Replacing traditional gin ingredients with homegrown delights such as Australian lemon myrtle, pepperberry, lavender and cassia, the Fossey’s team can be found hand-foraging and hand-bottling its gins in Mildura, the largest settlement in the Sunraysia region (aka the land of grapes and oranges). Fossey’s Navel Strength Gin Elixir won awards at the Australian Distilled Spirits Awards this year; it’s a drop that’s packed full of juniper berries, ginger and — you guessed it — citrus. It has four times the amount of citrus than the distillery’s regular gin: a nod to how historically, navy sailors would sip, squeeze and scrounge for oranges to keep scurvy at bay. Mark this one down on your ‘someday’ map — you might be somewhere near Mildura at some point, and the bar would make a welcome pitstop. Otherwise, you can order a bottle online for $75.

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    Kilderkin Distillery - CLOSED

    Trivia lovers, gather, for here lies a feather of knowledge to add to your cap: Ballarat be the town that was home to Victoria’s first-ever distillery. Although the OG gin and whisky distillery has long since retired, Kilderkin has risen in its history-making place. The distillery is co-homed at Red Duck Brewery (which makes the wash for the Kilderkin whisky). It’s named after an old-English barrel size (18 empirical gallons in size for those of you playing at home), which allows the whisky to age faster than its international counterparts due to its smaller barrel size. By 2019, the crew hope to have matured their first whisky — but for now, gins are on offer. Snag a Scoundrel Gin: notes of juniper and coriander, and accents of fresh citrus are balanced with grains of paradise, cinnamon verum, and green and brown cardamom. The bar is open seven days a week alongside Red Duck.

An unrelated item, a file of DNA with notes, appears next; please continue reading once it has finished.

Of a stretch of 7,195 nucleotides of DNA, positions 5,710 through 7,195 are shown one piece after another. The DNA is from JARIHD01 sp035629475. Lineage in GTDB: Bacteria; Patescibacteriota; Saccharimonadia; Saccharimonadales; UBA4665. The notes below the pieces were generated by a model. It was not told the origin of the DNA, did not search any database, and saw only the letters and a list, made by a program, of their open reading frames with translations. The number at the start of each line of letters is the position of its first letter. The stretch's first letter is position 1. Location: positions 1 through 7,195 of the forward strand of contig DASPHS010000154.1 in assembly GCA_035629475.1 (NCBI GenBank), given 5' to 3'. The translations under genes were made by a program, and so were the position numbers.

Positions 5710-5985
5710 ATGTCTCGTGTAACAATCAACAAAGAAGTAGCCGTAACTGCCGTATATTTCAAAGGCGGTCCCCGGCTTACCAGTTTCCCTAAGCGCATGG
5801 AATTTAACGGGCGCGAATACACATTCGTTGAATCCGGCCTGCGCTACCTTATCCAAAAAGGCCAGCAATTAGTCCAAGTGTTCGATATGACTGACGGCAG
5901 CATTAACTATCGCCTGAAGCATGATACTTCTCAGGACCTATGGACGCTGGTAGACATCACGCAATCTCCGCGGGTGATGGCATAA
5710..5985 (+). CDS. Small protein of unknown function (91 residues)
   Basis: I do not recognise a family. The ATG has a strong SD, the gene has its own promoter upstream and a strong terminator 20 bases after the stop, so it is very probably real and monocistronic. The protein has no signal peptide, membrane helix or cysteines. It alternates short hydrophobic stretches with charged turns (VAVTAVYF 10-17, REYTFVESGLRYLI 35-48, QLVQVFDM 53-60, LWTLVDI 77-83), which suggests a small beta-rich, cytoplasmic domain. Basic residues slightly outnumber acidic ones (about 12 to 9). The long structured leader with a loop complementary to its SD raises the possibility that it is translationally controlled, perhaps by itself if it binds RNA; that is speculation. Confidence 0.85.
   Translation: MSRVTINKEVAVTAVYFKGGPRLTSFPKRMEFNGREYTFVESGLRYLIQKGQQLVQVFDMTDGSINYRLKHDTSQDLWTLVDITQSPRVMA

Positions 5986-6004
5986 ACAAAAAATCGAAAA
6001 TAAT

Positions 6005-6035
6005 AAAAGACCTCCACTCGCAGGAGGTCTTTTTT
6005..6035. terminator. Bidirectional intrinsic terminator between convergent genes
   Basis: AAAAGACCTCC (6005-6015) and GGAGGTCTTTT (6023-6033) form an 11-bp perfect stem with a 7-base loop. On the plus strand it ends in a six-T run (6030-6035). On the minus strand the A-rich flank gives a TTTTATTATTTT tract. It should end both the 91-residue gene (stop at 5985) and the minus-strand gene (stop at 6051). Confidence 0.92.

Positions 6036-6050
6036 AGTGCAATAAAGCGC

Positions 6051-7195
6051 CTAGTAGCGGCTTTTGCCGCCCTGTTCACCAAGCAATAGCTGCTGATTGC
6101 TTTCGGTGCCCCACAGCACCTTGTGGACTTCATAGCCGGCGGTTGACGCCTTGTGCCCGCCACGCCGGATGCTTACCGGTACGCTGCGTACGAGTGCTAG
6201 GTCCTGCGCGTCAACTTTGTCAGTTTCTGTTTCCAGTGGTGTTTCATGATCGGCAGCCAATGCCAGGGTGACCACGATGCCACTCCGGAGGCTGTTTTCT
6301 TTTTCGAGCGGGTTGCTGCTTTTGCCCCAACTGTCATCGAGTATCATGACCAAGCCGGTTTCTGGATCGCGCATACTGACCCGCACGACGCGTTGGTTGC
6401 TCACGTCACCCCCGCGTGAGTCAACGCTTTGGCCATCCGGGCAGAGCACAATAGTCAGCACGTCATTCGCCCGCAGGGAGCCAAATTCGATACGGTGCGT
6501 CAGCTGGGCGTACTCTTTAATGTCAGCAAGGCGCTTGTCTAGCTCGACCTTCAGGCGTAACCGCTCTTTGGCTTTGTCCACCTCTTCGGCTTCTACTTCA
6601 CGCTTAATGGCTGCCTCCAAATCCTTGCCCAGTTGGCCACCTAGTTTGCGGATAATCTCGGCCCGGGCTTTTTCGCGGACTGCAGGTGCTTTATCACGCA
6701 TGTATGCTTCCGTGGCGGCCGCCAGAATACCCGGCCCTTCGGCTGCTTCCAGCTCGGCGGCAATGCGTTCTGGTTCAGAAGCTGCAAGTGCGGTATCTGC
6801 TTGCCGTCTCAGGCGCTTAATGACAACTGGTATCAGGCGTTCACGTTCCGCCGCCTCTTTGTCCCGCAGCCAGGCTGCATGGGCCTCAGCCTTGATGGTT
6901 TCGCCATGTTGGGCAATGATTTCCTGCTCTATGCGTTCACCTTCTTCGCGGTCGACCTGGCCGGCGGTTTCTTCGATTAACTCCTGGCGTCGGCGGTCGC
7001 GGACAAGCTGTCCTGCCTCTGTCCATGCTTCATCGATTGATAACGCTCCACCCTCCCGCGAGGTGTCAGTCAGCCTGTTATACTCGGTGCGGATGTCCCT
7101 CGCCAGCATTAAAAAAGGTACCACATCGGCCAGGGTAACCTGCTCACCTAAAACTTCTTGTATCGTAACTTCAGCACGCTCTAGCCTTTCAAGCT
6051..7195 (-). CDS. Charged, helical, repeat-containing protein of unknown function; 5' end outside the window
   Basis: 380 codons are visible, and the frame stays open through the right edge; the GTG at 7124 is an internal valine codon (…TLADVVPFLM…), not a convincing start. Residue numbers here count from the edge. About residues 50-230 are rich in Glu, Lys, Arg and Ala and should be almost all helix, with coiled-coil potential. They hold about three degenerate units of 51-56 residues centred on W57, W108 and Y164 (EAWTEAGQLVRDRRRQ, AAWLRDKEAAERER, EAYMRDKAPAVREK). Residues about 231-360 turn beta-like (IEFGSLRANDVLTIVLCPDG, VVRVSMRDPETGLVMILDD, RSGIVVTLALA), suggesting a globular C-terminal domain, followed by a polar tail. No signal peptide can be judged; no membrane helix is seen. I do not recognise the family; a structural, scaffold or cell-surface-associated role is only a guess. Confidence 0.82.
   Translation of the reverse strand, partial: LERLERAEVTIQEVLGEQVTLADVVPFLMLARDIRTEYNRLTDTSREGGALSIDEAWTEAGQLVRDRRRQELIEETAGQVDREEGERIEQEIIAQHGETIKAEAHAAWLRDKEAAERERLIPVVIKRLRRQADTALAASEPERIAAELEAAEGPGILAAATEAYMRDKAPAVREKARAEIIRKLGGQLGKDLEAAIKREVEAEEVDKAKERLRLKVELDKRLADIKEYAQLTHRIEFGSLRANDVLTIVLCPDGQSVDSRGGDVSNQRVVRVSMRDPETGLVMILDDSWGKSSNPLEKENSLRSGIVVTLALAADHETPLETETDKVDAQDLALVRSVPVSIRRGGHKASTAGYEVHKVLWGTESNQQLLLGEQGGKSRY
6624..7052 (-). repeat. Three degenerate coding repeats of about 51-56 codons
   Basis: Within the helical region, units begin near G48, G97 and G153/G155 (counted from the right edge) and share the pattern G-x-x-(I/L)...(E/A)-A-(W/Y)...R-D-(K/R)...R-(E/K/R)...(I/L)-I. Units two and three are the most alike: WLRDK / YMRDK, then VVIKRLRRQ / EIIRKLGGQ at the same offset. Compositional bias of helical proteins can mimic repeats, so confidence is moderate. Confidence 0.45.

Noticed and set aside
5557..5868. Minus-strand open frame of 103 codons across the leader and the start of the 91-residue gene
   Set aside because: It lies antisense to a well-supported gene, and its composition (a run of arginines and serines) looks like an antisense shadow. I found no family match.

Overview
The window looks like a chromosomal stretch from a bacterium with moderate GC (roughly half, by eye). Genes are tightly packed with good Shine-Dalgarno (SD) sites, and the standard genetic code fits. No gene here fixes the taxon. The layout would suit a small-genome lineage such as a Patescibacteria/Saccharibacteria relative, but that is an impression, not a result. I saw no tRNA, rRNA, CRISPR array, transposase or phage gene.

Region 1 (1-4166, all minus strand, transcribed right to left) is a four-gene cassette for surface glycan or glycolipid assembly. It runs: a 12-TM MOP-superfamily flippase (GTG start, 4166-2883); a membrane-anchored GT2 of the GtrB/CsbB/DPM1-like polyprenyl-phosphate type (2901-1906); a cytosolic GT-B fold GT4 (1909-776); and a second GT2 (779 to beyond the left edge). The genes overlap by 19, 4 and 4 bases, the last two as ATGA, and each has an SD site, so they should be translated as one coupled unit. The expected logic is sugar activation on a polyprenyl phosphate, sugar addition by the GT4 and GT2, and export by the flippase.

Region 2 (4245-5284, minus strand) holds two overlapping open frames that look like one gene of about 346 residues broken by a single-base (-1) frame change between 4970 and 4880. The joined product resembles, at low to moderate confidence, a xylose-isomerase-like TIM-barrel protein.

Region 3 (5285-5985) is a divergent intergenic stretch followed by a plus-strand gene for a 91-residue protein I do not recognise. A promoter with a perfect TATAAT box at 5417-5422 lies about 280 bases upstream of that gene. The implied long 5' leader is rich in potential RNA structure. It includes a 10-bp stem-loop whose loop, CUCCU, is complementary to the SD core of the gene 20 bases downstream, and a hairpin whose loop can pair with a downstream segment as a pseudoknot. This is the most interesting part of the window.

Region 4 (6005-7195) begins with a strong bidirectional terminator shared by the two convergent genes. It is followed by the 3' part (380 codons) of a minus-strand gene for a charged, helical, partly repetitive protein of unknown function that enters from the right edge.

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    Bakery Hill Distillery

    These cats are the oldest and most established single malt distillery in Australia (well, as well as the mainland’s concerned). Its drops are so good they’ve been exported from their central highlands base in Ballarat to France, Germany, Sweden and the UK. But unfortunately (for those overseas, that is), local demand has meant exports have been reduced to supply only the local market. And what lucky ducks we are. Our current favourite is the peated malt whisky: complex tobacco smokiness intermingles with toffee and honeycomb. A definite gold rush from beginning to end. If you want to visit the North Bayswater distillery, you’ll have to book a tour. At the moment, they run every second Saturday and cost $55, which includes a tasting at the end.

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    Hurdle Creek Still

    Hurdle Creek is typically known for its gins, such as the Powder Monkey Navy Strength Gin. It’s a distinctive rye character crafted from triticale, malt and barley, and loaded with locally sourced botanicals, including pink peppercorns, cinnamon and eucalyptus leaves picked from the ribbon gum outside their Milawa-based stillhouse. But we’d predict most bougie dinner party guests would welcome its local take on the iconic French aniseed aperitif, pastis. Traditionally made with the root of liquorice, star anise and oh-la-la botanicals, Hurdle Creek has adapted the classic spirit starting with its own grain spirit, and have given it a true Australian character with the addition of native aniseed myrtle and mintbush. The cellar door is open on the Milawa property every day except Wednesday.